Baltic state set to become Agency’s 29th member
20 November 2013   Paris
The ministers from the IEA member countries who are gathered for the IEA Ministerial meeting opened the door on Wednesday for Estonia to become the 29th member of the Agency.
Acting upon the recommendation of IEA Executive Director Maria van der Hoeven, the ministers were satisfied that the country met all IEA membership requirement, including the obligation to hold enough emergency oil stocks to cover 90 days of net imports, under the IEA Treaty.
Accordingly, Turkish Energy Minister Taner Yildiz, the IEA Ministerial Chair, invited Estonia to proceed speedily with the country’s internal accession procedure and report back to the IEA council once all measures are completed.
Minister Juhan Parts of Estonia welcomed the invitation and assured his colleagues that Estonia would speedily complete its internal accession procedures under the IEA Treaty.
"Estonia places immense strategic importance on becoming part of the global energy community, and accession to the IEA is an important milestone in our mission to take an active role in the designing of global energy policy," Minister Parts said.
"Estonia shares common values with the IEA – strong economic development and increasing prosperity, efficiently functioning energy markets, continued research and development for environmentally sound energy technologies, improved energy efficiency, emphasis on environmental measures are on the list of values we stress in setting or implementing our energy policies," he added.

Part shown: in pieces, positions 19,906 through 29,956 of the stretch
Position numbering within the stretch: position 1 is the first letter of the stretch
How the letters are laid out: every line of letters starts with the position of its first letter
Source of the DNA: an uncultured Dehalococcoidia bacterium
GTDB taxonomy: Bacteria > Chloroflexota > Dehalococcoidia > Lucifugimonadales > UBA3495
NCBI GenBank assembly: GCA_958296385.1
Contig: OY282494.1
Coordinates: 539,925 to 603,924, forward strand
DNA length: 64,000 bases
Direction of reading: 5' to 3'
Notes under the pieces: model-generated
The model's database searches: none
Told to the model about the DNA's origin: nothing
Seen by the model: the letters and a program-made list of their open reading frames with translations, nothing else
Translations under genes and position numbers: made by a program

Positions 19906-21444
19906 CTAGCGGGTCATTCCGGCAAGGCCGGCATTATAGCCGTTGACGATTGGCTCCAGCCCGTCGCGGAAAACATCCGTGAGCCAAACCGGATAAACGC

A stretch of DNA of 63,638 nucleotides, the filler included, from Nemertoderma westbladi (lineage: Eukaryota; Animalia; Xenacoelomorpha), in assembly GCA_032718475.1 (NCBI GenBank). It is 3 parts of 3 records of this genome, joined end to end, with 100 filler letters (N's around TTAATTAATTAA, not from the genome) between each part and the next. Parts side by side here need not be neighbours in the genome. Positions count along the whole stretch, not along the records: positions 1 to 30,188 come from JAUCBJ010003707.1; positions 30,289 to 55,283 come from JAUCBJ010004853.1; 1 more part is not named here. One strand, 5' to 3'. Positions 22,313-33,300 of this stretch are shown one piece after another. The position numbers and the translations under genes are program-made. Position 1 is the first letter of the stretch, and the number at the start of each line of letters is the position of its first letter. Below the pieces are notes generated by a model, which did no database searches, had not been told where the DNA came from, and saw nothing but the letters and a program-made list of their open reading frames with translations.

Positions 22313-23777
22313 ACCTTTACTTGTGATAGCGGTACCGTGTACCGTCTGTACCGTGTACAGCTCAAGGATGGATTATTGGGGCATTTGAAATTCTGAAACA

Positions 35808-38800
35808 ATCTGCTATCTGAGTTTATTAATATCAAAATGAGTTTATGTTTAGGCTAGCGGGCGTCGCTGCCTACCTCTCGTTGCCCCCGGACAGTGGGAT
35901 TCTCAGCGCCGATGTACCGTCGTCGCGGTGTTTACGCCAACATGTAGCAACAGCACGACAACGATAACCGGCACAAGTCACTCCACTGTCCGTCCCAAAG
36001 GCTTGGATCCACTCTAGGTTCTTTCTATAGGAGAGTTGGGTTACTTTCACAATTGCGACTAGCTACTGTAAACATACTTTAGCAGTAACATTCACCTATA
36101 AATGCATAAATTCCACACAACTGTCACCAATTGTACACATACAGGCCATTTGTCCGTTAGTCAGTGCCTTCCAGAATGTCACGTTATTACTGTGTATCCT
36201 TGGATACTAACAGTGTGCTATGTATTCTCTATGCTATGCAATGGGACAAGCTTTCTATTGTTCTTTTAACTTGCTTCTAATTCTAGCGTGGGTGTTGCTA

From left to right: IEA Executive Director Maria van der Hoeven, Minister Juhan Parts of Estonia, and Turkish Energy Minister Taner Yildiz: © IEA/OECD, 2013, by Benjamin Renout
About the IEA
The International Energy Agency is an autonomous organisation which works to ensure reliable, affordable and clean energy for its 28 member countries and beyond. Founded in response to the 1973/4 oil crisis, the IEA’s initial role was to help countries co-ordinate a collective response to major disruptions in oil supply through the release of emergency oil stocks to the markets. While this continues to be a key aspect of its work, the IEA has evolved and expanded. It is at the heart of global dialogue on energy, providing authoritative research, statistics, analysis and recommendations..
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